No I didn’t attend the court case either because for me it wasn’t going to bring my son back.
 
No.
 
Nothing was going to change that. What I heard was going to more upset me than anything else. I was living my life, I at the time, you know, had accepted that my son was dead and he was dead for a reason so I wasn’t looking, even though, you know, I mean whether they caught somebody or not wasn’t the most important thing to me because it wasn’t going to, whether they lock them up or not, you know, for me the thing that would have, if I was going to think of any kind of a justice, it would have been them dying as well, that would have been my justice, do you hear what I’m saying, but that was the justice I chose, do you hear my say. 
 

Patsy was glad that someone from Victim Support visited her and explained the Criminal Injuries...

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They [the police] came to the house afterwards, yes the police came, the people from Victim Support came, spoke to me, she was a Christian woman, which was really quite nice, to talk to her and she was trying to encourage me and everyone who come to the house and everyone who came to the house actually, you know, I would encourage them, rather than them encourage me, which was the other amazing thing that people found and people said to me and afterwards, you know, because I felt that everything happened for a reason and it was all going to work out.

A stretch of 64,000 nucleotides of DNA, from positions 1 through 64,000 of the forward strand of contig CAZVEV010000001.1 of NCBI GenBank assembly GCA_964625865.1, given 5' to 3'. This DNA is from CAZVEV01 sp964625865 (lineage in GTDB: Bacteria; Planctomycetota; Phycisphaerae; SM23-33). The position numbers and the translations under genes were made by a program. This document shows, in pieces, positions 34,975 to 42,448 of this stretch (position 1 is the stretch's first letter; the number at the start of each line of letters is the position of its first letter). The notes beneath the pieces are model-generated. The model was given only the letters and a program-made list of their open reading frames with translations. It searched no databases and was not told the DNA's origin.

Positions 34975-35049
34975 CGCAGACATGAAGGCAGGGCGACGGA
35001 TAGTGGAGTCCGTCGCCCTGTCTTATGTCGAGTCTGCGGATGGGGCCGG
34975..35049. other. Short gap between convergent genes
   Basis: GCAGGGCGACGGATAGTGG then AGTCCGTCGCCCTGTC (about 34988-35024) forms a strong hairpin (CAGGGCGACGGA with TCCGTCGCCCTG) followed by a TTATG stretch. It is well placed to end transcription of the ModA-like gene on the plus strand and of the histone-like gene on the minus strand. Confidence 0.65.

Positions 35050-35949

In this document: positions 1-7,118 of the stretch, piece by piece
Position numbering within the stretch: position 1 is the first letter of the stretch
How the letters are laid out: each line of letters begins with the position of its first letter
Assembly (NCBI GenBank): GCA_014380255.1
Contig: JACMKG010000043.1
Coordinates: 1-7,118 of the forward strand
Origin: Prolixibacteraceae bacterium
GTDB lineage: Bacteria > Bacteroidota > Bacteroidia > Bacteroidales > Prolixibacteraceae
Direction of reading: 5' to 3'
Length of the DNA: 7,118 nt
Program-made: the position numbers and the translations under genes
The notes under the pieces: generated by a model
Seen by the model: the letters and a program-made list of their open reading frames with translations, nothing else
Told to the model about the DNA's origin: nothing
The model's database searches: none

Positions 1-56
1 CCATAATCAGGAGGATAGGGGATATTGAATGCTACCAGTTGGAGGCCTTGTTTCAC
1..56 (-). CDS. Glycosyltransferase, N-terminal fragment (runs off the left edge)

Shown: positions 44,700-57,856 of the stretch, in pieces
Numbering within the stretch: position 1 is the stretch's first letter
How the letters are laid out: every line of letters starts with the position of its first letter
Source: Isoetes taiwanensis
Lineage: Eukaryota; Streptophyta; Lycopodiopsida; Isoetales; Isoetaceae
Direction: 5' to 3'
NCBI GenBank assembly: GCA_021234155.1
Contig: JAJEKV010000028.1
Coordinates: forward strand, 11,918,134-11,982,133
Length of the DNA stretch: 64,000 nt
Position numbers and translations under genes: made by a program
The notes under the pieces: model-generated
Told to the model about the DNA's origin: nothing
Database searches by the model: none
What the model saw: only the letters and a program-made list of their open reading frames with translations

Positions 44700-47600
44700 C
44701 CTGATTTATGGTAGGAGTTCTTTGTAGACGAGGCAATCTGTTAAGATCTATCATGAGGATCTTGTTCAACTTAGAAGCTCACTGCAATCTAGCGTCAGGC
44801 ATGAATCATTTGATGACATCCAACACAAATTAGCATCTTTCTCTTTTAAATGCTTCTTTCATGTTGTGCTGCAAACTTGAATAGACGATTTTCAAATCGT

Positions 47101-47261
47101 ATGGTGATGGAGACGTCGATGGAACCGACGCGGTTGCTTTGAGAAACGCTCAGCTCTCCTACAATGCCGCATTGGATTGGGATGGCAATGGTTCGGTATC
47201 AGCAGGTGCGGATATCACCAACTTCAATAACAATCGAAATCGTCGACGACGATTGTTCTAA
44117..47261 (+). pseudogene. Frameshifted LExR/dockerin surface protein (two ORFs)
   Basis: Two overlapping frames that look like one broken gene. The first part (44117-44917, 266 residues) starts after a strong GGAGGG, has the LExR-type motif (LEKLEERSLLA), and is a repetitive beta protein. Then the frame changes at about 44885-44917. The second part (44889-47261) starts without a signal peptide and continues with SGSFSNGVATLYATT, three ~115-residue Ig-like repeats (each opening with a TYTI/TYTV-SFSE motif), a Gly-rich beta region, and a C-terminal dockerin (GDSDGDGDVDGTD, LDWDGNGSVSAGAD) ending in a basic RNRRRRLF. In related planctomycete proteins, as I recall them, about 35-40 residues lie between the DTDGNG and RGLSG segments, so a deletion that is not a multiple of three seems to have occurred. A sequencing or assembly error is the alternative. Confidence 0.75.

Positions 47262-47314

What did the lady from Victim Support have to offer you?
 
Well she offered me a form to fill in if, you know, to claim compensation, that was something and I didn’t know about it, so I was really glad that she came because if she hadn’t I wouldn’t have known about it and I wouldn’t have claimed anything.
 
Could you say a bit about that for other people?
 
Well one of the things that happened was that she came and she had a form and she said, “This form is for compensation, if your child has never committed a crime then they can get the maximum”, which at the time was £10,000 but if they had a record of any kind then that could hamper it. So then I said “My son has never committed any crime and he’s not got a record” and she said “Oh good you should get that” and so she helped me to fill that in and she gave me leaflets and told me if I needed someone to call and if I needed to come to them, so all the information was in the leaflet. And she visited me maybe another two or three times after that and told me if I needed their help then I should get in touch.
 
So you can send this form and the Government pays?
 
Well I think she did all that for me, I signed it and she did it and sent it off for me and, yes, we got the money.
 
 

Patsy said that she came to terms with her son’s death very quickly. She wept at Christmas the...

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Are certain times more difficult like the anniversary of your son’s birthday or Christmas?